# 2. Permutation Tests¶

## 2.1. A tale of two samples¶

Commonly data science is used to measure differences between two groups. This is the case in scenarios such as a treatment and control group in which the effect of a medication is measured, and also in scenarios such as ‘A/B testing’ in which two different versions of a product are shown to users and the company determines which version drives more business. When measurements from two groups are compared, we may find that the samples have a similar shape, but some of their statistics differ. How do we rule out that it wasn’t just random chance that lead to the difference?

Sounds like it’s time for another simulation, but to do so we need to ask the right question first:
Could the two groups have been sampled from the same population?

Turns out, simply by comparing the statistics from these samples it’s possible for us to build enough evidence to claim that they don’t have the same underlying population distribution!

If two samples have drastically different statistics, then it’s unlikely that the two samples could have come from the same population distribution.

Just how ‘unlikely’ we’re willing to still believe will define our level of significance. Then we’ll use the null hypothesis to propose that such a difference could have occurred solely due to random chance in the sampling, and the alternative hypothesis to suggest that the two samples actually came from populations with differing parameters!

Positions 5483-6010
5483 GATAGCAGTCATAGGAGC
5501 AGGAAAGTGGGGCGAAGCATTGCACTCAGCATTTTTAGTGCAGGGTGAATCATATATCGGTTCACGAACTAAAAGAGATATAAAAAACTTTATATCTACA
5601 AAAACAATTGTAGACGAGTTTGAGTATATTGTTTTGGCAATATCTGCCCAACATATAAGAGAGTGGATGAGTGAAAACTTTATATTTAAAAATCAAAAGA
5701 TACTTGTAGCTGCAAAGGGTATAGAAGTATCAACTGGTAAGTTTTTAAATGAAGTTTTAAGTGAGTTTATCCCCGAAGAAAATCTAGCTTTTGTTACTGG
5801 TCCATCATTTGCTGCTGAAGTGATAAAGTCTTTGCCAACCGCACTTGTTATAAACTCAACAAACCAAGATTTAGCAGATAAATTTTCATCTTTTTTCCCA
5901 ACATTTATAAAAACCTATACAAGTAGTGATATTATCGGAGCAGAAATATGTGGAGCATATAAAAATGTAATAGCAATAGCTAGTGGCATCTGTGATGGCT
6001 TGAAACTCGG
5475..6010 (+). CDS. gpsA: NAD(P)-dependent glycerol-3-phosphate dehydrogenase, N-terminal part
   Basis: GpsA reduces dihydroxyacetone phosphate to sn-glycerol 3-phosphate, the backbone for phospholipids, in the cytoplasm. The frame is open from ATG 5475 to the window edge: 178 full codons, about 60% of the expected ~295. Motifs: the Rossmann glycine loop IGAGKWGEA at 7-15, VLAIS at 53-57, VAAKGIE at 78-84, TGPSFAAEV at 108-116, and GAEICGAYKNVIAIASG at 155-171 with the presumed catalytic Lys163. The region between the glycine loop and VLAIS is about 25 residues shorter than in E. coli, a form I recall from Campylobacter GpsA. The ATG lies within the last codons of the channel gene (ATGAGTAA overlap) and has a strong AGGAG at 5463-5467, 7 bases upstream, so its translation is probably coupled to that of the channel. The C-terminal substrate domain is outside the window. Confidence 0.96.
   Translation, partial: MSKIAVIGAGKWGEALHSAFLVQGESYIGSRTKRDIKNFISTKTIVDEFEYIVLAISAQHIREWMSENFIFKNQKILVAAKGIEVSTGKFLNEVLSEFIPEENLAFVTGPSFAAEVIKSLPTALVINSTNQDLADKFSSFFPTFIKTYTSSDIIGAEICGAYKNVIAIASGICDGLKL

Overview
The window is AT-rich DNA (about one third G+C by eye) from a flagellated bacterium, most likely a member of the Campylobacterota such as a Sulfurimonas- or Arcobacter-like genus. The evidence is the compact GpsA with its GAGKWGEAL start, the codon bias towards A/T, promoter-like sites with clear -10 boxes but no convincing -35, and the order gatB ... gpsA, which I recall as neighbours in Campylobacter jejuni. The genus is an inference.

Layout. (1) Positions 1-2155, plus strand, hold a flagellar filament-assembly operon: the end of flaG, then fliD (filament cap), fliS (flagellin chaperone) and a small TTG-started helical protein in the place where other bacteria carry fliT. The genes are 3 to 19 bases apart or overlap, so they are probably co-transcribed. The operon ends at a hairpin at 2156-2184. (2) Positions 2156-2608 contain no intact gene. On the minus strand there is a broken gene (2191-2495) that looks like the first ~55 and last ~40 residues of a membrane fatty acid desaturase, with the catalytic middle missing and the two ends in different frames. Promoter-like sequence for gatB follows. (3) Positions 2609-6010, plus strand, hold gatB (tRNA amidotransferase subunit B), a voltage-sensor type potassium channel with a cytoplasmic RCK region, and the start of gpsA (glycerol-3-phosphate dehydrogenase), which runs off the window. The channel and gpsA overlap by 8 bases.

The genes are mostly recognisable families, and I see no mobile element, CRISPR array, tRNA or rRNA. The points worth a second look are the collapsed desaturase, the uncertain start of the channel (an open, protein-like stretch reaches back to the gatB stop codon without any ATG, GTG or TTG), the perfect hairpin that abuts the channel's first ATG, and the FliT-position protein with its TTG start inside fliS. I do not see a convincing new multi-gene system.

## 2.2. Choosing a statistic and declaring our hypotheses¶

Recall the general requirements for conducting a hypothesis test. We need to be able to:

1. Observe a statistic from the collected data

2. Generate new values of the test statistic under the assumptions of the null hypothesis

A statistic is one number, but we have two samples. Somehow, our choice of test statistic must capture both samples in a single number and at the same time should represent the magnitude of difference between the samples.

The easiest way to accomplish these demands is to measure the difference in sample statistics between the two samples.

Thus our test statistic, and our initial observed statistic will be calculated as: $$$\text{test statistic} = \text{Group A statistic} - \text{Group B statistic}$$$

Consequently, if the Group A statistic is smaller than the Group B statistic, then we’ll observe a negative value of our test statistic.

When we extrapolate our samples to form hypotheses about the populations behind each group, we arrive at the null hypothesis that the two group populations have the same parameter (since they are the same distribution), and the alternative hypothesis that the two group populations exhibit different parameters.